The purpose of this study was to explore the potential influence of childhood financial socialization on financial well-being in adulthood. Using a sample (N = 2,213) from De Nederlandsche Bank Household Survey (DHS) we modeled the likelihood of household debt/asset ratio less than or equal to 40%, and the likelihood of a household reporting a current ratio (liquid asset /short-term debt ratio) greater than or equal to 100%. Consistent with predictions of social learning theory, being encouraged to save during childhood had a positive association with meeting the financial planning industry benchmarks for these financial ratios in adulthood. The key implication is that the path to financial well-being does not begin with financial knowledge attained in adulthood, but instead begins with experiential learning and socialization during childhood.
- Go to article: Sound Financial Management and Happiness: Economic Pressure and Relationship Satisfaction as Mediators
Sound Financial Management and Happiness: Economic Pressure and Relationship Satisfaction as Mediators
This study examines the relationship between sound financial management behaviors and happiness using a national sample of adults collected in 2009 (N = 1,014). We used Maslow's hierarchy of needs (1943) as a theoretical framework to examine associations between sound financial management behavior, economic pressure, relationship satisfaction, and happiness. Findings suggested that economic pressure and relationship satisfaction both mediated the association between sound financial management and happiness, but the mediator effects were only partial. That is, even after accounting for participants' actual financial context, feelings of economic pressure, and relationship satisfaction, a positive association between sound financial management behavior and happiness remained.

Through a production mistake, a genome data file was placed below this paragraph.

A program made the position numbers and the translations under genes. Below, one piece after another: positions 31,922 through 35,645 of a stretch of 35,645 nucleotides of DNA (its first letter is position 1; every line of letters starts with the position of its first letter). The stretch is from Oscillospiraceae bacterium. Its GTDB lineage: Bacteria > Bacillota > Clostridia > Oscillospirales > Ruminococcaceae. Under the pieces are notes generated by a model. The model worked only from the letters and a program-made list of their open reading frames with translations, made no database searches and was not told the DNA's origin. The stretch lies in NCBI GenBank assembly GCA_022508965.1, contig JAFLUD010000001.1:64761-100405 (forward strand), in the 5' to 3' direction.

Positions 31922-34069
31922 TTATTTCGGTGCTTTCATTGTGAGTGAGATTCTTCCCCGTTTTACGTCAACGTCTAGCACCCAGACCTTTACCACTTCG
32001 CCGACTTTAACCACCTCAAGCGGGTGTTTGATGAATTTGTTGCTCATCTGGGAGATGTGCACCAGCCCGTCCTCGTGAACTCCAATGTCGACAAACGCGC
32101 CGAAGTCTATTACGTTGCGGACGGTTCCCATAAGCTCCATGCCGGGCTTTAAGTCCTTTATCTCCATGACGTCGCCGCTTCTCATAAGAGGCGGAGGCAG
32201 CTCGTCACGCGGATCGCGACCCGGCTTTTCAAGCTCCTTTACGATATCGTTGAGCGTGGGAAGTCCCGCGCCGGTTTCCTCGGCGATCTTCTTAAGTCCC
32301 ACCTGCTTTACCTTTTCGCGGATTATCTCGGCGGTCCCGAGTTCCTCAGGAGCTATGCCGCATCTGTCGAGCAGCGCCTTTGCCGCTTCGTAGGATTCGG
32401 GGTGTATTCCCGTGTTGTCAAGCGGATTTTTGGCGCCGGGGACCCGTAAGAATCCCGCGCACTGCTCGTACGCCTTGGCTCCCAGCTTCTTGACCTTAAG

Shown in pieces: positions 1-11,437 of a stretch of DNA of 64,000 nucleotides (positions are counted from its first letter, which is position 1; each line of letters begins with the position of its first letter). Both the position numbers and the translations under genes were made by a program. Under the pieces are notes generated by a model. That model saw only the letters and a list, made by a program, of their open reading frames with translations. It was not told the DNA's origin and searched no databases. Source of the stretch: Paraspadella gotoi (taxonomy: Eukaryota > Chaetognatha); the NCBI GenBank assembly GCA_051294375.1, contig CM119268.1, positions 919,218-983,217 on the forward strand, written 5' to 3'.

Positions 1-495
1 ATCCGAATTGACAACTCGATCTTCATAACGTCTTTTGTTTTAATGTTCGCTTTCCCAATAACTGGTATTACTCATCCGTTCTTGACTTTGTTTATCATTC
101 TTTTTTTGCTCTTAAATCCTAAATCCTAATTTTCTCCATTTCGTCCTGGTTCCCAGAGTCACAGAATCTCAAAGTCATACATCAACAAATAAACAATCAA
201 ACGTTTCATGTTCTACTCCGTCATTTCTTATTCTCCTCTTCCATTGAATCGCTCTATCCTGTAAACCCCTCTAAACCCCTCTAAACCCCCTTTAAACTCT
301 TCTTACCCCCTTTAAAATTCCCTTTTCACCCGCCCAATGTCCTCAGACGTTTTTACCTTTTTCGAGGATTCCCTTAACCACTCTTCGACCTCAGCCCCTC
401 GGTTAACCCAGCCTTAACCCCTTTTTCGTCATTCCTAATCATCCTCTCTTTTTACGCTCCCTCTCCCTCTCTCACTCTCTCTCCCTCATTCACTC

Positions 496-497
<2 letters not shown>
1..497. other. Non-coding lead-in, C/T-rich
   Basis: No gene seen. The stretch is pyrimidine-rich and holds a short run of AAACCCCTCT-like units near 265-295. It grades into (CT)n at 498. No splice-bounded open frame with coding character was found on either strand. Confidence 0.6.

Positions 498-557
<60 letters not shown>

Research on residential preferences has consistently orbited around their been correlation with economic and social factors. This study builds on the existing literature by investigating the personality characteristics that shape residential behavior. The specific objective is to examine the Big Five personality traits (OCEAN)—openness, conscientiousness, extraversion, agreeableness, and neuroticism—and their relationship with the value of individuals’ primary residences and mortgage debt using data collected from the Health and Retirement Study. Regression models are estimated to examine the associations between the OCEAN personality traits and home value and mortgage debt. The findings reveal the following associations: openness and conscientiousness are associated positively, and agreeableness is associated negatively, with larger home values; whereas openness and agreeableness are associated positively, and conscientiousness and neuroticism are associated negatively, with larger mortgage debts.
This study examines the associations among financial hardship, perception of situation, social support, and perceived stress using data from the second wave of the National Survey of Midlife Development in the United States. Both financial hardship and perception of situation were hypothesized to be positively associated with perceived stress, whereas social support was hypothesized to act as an intervening variable between perception of situation and perceived stress. The results from a structural equation model showed that (a) financial hardship was a precursor of perception of situation, (b) perception of situation exhibited a positive effect on perceived stress, and (c) social support was negatively related to the level of perceived stress.